When choosing a college, remember that tuition cost shouldn't be the only way to calculate the value of your degree -- investing in schools with better internships, contacts or special programs can help you continue to build wealth years after you graduate.
All of us know that more must be done. But is this plan a good solution? The "best value" rating system may seem plausible at first glance, but there can be no doubt that it will do much unintended harm to higher education in America.
By the very act of forcing the dialogue, Obama has led us on a crucial and courageous first step toward a better and more equitable bargain -- not just for the middle class and the millions of students who can't afford to attend college, but for the nation.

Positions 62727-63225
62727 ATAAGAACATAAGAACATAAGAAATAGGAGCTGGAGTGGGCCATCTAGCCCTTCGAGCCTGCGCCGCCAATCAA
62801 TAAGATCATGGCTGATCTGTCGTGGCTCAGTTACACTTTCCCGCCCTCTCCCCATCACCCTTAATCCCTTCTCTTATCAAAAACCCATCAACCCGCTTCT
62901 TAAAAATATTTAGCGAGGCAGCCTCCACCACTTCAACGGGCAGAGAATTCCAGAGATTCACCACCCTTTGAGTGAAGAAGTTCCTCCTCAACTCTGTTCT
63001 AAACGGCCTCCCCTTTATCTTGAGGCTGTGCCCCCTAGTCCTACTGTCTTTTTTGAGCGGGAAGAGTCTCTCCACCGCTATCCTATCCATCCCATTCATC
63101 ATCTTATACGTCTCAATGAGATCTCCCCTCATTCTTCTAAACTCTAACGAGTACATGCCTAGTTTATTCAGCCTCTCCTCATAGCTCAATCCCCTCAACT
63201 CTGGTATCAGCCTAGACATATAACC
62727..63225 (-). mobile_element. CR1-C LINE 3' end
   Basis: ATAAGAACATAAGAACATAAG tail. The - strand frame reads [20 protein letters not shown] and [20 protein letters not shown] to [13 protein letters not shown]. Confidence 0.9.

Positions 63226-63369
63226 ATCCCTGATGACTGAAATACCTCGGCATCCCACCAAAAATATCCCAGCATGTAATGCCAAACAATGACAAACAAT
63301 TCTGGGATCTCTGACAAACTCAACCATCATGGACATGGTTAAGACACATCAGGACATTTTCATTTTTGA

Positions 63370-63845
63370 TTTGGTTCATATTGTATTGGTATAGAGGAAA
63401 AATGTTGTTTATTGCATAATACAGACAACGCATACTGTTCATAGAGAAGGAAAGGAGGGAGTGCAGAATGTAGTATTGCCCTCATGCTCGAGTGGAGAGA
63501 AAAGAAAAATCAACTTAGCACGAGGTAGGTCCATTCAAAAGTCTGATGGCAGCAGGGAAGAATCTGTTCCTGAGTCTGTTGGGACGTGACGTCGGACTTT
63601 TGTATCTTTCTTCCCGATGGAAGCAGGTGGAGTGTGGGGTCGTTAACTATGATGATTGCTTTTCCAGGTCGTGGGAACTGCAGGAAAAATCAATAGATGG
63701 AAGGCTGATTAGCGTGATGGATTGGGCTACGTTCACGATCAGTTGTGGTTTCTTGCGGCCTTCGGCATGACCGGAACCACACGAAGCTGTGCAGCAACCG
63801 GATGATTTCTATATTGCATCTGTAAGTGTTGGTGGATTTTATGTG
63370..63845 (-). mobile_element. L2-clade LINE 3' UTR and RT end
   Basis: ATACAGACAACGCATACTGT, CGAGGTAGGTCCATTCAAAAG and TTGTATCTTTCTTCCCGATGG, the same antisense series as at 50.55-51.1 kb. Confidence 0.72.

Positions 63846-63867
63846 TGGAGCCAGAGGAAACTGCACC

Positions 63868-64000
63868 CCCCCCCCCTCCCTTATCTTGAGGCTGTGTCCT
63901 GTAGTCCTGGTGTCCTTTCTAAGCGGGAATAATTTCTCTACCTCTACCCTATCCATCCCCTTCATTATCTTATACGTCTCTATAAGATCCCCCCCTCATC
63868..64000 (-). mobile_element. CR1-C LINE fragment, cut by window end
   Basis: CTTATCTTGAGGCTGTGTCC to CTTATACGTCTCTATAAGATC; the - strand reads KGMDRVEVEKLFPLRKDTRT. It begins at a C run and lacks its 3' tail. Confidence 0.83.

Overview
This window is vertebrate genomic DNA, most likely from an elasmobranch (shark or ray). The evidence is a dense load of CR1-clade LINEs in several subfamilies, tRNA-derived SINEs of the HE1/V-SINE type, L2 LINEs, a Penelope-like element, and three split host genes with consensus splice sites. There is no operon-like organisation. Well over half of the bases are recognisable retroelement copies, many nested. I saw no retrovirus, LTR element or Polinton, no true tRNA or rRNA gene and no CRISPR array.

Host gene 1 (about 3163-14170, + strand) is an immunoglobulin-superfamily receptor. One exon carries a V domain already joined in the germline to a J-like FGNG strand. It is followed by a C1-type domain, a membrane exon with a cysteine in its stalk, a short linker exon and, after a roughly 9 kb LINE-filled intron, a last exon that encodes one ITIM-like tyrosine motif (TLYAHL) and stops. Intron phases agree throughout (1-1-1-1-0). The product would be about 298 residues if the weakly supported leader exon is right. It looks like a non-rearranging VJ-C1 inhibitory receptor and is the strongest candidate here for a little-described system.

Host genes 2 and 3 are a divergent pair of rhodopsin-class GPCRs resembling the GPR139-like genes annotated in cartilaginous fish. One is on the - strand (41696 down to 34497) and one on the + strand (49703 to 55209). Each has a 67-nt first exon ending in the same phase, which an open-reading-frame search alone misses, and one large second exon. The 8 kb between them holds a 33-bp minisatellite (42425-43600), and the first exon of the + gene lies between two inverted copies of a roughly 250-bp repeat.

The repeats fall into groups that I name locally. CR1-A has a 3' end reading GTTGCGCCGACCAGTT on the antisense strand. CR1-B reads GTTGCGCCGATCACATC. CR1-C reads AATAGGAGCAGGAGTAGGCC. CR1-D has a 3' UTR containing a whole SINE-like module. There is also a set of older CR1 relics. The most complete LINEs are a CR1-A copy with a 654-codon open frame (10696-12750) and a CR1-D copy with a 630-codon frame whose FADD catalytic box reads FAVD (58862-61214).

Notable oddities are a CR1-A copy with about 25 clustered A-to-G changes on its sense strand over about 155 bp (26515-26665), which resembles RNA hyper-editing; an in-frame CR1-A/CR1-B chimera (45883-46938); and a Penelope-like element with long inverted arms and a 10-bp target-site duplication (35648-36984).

With the College Scorecard, students have a service that wouldn't be provided elsewhere. Even if students research colleges on their own, they are more likely to find information that is skewed, biased or disorganized.
The bottom line is that we all need to be held accountable, but those of us who work in public higher education can't do it alone. America's success is fundamentally connected to the state of our education system.
Asking colleges and states to take on more of the cost of reforms will lead to bigger tuition increases, not smaller ones. Something must be done, but experienced educators will tell you this "new" plan isn't the way to go.
Santorum needn't worry. America is already making it harder for young people of modest means to attend college. Public higher education is being starved, and the middle class will shrink even more as a result.